Parasites—and their role in a healthy society—to be explored at Canadian Museum of Nature’s NatureTalks

What first comes to your mind when you hear the word ‘parasite’? Many would agree that images of insects, bacteria and squirmy, unidentifiable objects consume their thoughts.

A parasite is defined as an organism that lives on or in an organism of another species, known as the host, from the body of which it obtains nutrients. Our society tends to be uneducated about the stigma revolving around these organisms, such as worms, bacteria and fungi. They in fact have very positive qualities that are crucial to our lives and the greater ecosystem that we live in.

Scientists in the 1950’s began noticing a relationship between our North American cleanliness-obsessed urban lifestyle and the rise in autoimmune diseases, such as asthma, arthritis, multiple sclerosis and diabetes.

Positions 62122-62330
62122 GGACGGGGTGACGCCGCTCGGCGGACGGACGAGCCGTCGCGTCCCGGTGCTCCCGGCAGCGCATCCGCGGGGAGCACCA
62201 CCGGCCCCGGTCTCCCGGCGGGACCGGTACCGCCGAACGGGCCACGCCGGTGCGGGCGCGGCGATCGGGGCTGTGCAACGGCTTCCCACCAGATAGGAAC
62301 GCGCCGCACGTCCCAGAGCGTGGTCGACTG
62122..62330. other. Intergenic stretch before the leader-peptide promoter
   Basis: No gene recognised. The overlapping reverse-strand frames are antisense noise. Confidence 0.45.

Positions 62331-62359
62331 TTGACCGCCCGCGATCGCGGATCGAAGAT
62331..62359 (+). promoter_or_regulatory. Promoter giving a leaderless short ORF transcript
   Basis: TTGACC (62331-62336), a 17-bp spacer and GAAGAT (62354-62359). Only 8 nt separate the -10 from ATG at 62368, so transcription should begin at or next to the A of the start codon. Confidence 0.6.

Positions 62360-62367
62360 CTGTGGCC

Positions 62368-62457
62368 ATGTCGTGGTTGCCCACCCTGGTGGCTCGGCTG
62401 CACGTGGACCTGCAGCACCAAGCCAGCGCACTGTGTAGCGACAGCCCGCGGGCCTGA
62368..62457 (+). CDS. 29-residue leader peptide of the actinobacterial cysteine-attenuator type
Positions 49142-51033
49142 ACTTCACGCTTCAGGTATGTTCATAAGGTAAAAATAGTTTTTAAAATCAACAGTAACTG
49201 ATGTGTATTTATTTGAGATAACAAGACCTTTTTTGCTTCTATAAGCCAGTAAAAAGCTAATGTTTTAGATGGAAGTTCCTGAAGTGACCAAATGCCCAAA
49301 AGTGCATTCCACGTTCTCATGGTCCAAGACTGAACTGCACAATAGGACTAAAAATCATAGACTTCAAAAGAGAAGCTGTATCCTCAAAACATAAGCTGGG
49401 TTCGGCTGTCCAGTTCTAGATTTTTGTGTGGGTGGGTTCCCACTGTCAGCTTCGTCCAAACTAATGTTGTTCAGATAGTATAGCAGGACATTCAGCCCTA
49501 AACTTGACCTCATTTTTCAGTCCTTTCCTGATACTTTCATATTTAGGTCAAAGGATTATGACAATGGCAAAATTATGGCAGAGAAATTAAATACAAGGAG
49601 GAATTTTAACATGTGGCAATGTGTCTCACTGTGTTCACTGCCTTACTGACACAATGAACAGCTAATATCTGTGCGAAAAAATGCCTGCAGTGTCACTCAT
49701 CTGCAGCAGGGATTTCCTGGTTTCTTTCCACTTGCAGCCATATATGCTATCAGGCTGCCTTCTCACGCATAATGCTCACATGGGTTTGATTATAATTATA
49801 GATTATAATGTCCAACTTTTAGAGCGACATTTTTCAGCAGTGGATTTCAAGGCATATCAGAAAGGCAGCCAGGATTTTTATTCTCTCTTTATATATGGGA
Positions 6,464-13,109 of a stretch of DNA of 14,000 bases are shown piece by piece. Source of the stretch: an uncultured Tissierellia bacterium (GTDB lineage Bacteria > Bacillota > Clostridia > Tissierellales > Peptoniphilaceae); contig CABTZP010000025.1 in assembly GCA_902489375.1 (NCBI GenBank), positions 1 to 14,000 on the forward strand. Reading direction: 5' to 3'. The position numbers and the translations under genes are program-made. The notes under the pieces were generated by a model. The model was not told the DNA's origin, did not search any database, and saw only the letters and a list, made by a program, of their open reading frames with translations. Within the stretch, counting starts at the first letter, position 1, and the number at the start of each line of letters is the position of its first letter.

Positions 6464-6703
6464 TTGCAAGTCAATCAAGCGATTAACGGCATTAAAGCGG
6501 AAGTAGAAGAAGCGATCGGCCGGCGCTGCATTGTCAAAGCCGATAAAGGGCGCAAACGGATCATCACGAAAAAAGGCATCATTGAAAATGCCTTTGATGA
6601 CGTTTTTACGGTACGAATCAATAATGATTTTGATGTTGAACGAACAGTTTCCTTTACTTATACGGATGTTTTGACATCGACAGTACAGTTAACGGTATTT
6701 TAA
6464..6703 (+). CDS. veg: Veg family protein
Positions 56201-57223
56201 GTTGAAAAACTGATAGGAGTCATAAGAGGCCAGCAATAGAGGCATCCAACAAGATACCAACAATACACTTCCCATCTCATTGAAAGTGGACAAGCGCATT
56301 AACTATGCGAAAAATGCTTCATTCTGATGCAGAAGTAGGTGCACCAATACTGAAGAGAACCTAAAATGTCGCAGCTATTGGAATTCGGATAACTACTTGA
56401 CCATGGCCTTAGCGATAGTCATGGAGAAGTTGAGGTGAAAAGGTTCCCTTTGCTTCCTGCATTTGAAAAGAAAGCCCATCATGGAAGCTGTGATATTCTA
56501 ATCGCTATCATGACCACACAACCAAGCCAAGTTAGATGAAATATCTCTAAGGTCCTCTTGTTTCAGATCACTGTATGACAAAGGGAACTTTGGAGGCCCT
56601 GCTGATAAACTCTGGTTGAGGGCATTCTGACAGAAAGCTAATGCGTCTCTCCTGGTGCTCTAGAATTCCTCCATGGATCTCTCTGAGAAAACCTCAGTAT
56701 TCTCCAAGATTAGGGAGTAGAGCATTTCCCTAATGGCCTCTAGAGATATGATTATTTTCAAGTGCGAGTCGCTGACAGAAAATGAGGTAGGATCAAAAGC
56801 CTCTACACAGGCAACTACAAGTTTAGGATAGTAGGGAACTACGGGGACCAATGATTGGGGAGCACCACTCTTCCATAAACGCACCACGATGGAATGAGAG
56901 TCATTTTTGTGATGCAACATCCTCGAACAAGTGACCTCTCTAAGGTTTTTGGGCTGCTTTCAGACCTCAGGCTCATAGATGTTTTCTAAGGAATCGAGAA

“The parasitic species that we tried so hard to avoid may have been conferring a healthy reward for their room and board,” says Judith Price, parasite expert and assistant curator at the Canadian Museum of Nature’s invertebrates collection. “Lower diversity in any ecology is dangerous and can lead to imbalances, sometimes with both alarming speed and consequences.”

Examples of these types of imbalances are demonstrated through a harsh reality. Price notes that in the United States alone, there are approximately 23,000 deaths per year due to antibiotic resistance. There are many superbugs now resistant to many different types of drugs.

“We’re entering a post-antibiotic era,” Price added.

The Canadian Museum of Nature has the perfect opportunity for you to become an informed citizen. Today, there will be a natureTALKS session Price who will discuss strategies for treating and resisting disease.


The event begins at 7 p.m. and will kick off with a 20-minute formal interview with Price led by the Globe and Mail Science Writer Ivan Semeniuk. Guests will have a chance to participate in discussing the topic directly with Price after the reception.